Right now is a great time to be alive, isn’t it? I mean, we have so much technology that makes life easier and reduces the amount of time it takes to perform simple, mundane tasks. I think it’s good to step back every now and then and think about things we take for granted and acknowledge how good life is because of them.
One of those things I’d like to talk about right now is inventory management software. While many companies still aren’t taking advantage of it to the fullest, ones that are using it can easily forget how hard it was to manage inventory without it. So let’s go through a brief history of inventory management to see what an amazing invention inventory management software truly is.
In the Beginning
I suppose inventory management was first invented by Adam when he named all the animals or by Noah when he counted the clean and unclean beasts for the Ark. But for the sake of brevity, we’ll jump ahead to modern times.
Before the Industrial Revolution, merchants basically had to write down all of the products they sold every day. Then they had to order more products based on their hand-written notes and their gut feelings. This was an incredibly inefficient and inaccurate way of doing business.
Merchants couldn’t really account for stolen goods unless they did time-consuming physical counts on a regular basis. They also had trouble making sure they got the right number of products when orders came in because of sparse record keeping. But it was the best they could do.
Hole-y Breakthrough, Batman!
Luckily, in 1889 a man named Herman Hollerith invented the first punch card that could be read by machines. By feeding sheets of paper that have little holes in specific places, people could record complex data for a variety of purposes from census taking to clocking in and out of work. This was basically the precursor to computers that can read data in tiny microchips. And Hollerith’s company even went on to form the world’s first computer company, IBM.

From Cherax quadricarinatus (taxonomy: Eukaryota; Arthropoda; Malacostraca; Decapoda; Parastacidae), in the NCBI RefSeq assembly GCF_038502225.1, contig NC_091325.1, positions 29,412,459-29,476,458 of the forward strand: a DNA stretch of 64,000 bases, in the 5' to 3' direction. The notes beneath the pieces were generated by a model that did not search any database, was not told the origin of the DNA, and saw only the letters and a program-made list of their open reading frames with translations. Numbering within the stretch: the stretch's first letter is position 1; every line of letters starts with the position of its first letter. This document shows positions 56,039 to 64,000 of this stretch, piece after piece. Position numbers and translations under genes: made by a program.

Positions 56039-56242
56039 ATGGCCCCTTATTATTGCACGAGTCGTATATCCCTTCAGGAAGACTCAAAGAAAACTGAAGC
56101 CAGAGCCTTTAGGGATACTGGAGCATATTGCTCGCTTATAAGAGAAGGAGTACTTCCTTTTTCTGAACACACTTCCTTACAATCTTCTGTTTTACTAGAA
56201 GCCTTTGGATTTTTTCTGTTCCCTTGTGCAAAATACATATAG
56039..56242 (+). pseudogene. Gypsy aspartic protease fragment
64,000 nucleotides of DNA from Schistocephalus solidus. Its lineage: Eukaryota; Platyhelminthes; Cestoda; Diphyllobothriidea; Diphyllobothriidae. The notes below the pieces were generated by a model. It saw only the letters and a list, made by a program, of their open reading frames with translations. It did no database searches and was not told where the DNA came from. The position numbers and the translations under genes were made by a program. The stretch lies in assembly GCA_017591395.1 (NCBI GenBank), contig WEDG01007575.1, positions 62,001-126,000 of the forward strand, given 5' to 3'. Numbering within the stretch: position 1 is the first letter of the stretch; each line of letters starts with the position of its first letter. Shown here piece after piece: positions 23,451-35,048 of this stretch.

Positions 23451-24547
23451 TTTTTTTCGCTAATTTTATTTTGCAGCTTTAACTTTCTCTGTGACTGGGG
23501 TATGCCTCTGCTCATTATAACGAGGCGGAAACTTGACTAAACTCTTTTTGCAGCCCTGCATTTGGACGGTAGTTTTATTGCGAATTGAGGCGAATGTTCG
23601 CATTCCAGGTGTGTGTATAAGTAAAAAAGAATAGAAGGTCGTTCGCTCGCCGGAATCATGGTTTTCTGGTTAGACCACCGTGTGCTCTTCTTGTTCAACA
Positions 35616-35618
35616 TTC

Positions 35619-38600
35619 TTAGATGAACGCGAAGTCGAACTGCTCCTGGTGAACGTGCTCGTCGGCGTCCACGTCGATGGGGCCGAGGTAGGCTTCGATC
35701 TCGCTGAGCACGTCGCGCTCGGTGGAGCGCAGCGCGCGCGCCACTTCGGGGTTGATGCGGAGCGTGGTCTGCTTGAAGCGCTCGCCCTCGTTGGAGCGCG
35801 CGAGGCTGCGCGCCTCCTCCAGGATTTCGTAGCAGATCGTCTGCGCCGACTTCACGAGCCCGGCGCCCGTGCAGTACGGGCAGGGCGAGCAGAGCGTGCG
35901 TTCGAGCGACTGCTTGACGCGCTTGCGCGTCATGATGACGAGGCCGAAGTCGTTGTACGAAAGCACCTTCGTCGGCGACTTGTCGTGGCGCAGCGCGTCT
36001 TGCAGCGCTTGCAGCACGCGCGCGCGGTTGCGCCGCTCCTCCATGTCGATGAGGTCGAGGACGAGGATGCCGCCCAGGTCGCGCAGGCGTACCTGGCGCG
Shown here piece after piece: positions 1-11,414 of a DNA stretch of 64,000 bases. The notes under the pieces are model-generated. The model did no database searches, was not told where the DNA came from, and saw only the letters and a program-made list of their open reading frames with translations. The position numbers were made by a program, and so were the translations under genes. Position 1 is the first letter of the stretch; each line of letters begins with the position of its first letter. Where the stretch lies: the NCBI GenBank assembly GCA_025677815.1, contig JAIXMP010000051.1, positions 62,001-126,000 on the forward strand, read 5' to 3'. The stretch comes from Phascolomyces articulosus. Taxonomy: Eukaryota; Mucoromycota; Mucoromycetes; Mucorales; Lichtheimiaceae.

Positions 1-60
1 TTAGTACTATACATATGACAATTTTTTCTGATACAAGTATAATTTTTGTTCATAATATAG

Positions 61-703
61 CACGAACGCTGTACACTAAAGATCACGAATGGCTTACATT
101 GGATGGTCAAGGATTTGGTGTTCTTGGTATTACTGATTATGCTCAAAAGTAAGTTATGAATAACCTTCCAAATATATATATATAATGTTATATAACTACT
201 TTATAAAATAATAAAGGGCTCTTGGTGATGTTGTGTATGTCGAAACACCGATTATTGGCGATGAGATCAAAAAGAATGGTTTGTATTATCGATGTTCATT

Harvard University took Hollerith’s idea in the 1930s and created a punch card system for businesses. Companies could tell which products were being ordered and also record some inventory and sales data based on punch cards customers would fill out for catalog items. Unfortunately, Harvard’s order management system cost too much and was too slow to keep up with rising business challenges.
The Best, Bar None
In the 1960s, a group of retailers (mostly grocery stores, at first) got together and came up with a new method for tracking inventory: the modern barcode. There were several competing types of barcodes before they were standardized with the Universal Product Code (UPC) in 1974. It’s still the most-used barcode in the United States today.
As computers become more efficient and cheaper, UPCs grew in popularity. In the mid-1990s, companies started experimenting with inventory management software that would record data as products were scanned in and out of warehouses. The technology evolved into a comprehensive inventory management solution by the early 2000s. And now, even small and midsize businesses can find affordable inventory management software to meet their needs.
Inventory management software has been decades (even hundreds of years) in the making. And now that it’s here, you should definitely take advantage of it to make sure your business doesn’t become history. Sign up for an online inventory software demo today.